Elderly patients with lung cancer have not benefited from the therapeutic improvements obtained during the 1980s with younger adults. Potentially operable non-small-cell lung cancers are more common in elderly patients, who are more likely to have localised disease at diagnosis. Even so, elderly patients are rarely treated with surgery. Radiotherapy remains the most frequently adopted tool to treat non-small-cell lung cancer in this age group.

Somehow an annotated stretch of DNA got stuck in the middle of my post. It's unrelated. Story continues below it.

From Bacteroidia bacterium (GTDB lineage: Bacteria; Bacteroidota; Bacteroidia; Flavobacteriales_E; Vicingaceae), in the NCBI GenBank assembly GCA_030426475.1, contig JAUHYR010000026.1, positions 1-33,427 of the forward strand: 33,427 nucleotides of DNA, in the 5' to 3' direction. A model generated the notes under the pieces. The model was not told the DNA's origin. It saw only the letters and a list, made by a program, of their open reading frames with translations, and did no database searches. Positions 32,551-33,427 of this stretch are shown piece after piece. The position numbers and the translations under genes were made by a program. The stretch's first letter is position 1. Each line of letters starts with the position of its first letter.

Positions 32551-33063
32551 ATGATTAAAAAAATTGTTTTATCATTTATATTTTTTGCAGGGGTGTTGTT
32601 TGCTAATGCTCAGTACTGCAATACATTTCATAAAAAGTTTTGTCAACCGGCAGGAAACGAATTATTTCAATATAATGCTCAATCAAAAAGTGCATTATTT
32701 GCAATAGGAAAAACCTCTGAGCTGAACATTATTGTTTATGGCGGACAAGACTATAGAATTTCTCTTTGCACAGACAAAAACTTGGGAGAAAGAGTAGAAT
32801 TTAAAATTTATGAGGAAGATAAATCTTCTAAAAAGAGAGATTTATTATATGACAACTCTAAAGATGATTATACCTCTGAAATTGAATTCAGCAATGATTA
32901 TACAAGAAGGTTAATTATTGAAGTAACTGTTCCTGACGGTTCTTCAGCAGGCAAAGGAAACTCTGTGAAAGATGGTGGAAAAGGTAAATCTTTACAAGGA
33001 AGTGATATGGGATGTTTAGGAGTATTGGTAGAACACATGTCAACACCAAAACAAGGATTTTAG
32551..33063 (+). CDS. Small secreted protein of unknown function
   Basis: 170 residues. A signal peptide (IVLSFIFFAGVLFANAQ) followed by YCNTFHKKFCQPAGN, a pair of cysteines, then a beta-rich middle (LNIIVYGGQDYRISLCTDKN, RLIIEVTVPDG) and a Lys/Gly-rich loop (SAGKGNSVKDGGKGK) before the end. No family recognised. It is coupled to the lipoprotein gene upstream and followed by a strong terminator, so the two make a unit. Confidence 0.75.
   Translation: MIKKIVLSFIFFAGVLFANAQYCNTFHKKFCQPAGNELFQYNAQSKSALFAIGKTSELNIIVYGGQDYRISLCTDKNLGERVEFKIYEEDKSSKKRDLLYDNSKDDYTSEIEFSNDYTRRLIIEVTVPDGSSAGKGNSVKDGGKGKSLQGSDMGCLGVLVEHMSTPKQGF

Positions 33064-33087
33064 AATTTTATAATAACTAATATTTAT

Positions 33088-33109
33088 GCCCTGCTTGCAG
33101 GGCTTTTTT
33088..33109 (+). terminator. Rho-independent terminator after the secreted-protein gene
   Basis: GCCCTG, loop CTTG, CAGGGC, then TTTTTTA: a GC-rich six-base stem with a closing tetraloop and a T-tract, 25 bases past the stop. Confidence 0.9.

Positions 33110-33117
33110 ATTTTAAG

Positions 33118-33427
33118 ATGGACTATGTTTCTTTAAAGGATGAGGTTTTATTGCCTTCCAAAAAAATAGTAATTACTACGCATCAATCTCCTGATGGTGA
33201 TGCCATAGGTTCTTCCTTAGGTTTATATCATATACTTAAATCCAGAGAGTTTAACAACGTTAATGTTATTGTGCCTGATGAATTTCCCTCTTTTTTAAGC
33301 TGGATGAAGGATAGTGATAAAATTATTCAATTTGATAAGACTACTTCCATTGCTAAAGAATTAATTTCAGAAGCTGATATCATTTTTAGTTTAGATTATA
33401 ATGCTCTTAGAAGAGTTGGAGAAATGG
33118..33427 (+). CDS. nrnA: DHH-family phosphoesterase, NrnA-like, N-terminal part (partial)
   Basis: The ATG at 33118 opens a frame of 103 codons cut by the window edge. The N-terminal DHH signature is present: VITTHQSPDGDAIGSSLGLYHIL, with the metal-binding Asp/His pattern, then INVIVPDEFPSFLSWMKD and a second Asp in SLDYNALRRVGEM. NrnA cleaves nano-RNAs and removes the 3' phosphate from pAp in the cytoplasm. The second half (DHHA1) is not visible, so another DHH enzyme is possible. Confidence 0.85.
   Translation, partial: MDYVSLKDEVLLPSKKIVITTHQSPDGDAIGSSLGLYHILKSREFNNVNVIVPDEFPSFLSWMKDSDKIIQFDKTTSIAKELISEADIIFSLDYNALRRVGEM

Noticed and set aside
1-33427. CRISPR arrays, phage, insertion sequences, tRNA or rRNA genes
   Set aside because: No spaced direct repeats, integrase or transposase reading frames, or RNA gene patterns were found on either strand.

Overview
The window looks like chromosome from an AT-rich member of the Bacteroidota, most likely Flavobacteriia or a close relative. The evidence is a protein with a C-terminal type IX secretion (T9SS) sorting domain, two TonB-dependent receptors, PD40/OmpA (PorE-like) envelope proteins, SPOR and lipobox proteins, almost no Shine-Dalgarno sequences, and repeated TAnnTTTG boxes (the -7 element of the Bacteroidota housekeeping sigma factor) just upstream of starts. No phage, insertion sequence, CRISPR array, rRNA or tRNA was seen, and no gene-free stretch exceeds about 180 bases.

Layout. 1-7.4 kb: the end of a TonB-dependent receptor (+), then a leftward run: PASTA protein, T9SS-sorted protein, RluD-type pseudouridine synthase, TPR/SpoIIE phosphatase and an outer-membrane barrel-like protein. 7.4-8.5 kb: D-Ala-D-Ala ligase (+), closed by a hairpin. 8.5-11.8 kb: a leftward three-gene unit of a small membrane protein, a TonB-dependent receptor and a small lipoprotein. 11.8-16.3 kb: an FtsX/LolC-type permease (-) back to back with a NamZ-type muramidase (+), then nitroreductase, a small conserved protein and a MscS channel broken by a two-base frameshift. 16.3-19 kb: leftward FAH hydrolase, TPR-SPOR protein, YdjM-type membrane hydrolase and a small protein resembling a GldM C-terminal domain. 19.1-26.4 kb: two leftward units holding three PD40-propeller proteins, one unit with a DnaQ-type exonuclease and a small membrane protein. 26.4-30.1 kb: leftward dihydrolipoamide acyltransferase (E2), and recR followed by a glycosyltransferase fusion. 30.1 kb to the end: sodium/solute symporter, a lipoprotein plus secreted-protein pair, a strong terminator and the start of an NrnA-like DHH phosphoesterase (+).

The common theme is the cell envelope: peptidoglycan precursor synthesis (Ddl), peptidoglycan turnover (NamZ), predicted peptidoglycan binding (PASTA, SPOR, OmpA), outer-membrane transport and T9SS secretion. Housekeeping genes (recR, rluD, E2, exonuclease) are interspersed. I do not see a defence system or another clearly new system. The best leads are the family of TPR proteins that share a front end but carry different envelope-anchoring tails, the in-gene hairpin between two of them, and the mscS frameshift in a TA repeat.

Epipodophyllotoxin derivatives constitute the best option for chemotherapy of elderly patients with small-cell lung cancer. When used as single agent regimens, these drugs show the same overall response rate as combination chemotherapy, but with reduced toxicity.
Haematopoietic growth factors are used to reduce bone marrow damage following cytotoxic chemotherapy, and may be a promising tool in elderly patients. Special attention should be given to increasing the number of elderly patients with small-cell lung cancer enrolled in phase I and II studies to investigate new agents for the treatment of this tumour.